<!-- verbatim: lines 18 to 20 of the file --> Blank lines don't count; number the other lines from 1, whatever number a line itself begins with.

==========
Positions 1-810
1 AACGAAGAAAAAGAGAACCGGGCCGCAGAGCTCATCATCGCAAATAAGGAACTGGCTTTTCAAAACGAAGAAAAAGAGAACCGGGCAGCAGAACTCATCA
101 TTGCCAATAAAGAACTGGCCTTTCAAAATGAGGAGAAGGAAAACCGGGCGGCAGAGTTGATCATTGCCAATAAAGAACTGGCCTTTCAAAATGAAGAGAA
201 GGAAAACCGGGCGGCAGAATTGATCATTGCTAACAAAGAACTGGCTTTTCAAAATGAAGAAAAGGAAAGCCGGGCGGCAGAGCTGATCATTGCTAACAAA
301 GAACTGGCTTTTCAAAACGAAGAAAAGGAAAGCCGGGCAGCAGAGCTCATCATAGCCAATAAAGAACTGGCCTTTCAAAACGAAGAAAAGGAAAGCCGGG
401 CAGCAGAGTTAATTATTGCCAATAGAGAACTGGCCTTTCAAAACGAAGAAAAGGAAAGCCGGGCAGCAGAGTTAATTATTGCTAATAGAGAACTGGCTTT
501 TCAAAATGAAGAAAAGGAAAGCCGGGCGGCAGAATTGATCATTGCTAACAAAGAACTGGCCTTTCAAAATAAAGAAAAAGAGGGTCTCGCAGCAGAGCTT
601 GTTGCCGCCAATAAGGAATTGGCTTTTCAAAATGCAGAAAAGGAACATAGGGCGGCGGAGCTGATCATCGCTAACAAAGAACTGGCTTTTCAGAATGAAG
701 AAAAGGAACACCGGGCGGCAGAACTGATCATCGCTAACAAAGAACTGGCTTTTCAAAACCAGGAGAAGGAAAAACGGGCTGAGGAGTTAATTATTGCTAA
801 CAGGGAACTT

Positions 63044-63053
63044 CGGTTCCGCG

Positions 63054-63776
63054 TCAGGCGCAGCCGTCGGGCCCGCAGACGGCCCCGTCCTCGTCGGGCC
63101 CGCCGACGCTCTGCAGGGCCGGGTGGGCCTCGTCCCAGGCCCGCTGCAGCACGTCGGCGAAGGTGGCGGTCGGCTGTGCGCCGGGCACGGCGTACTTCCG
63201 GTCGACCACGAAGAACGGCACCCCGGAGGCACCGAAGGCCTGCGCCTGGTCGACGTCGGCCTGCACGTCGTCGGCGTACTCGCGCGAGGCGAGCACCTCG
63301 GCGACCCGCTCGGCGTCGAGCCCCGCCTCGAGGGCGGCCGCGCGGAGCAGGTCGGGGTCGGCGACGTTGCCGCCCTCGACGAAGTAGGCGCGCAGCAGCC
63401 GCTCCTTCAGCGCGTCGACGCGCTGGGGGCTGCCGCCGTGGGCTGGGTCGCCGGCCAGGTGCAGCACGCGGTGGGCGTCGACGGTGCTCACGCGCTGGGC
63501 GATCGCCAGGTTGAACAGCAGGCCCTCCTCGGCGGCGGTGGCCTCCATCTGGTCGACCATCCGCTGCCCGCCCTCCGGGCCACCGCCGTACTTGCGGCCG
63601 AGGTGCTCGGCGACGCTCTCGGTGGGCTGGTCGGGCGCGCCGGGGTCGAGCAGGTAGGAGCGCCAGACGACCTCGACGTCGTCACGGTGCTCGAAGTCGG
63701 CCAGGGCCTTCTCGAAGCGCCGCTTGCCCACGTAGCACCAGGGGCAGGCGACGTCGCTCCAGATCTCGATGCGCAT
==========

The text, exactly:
63401 GCTCCTTCAGCGCGTCGACGCGCTGGGGGCTGCCGCCGTGGGCTGGGTCGCCGGCCAGGTGCAGCACGCGGTGGGCGTCGACGGTGCTCACGCGCTGGGC
63501 GATCGCCAGGTTGAACAGCAGGCCCTCCTCGGCGGCGGTGGCCTCCATCTGGTCGACCATCCGCTGCCCGCCCTCCGGGCCACCGCCGTACTTGCGGCCG
63601 AGGTGCTCGGCGACGCTCTCGGTGGGCTGGTCGGGCGCGCCGGGGTCGAGCAGGTAGGAGCGCCAGACGACCTCGACGTCGTCACGGTGCTCGAAGTCGG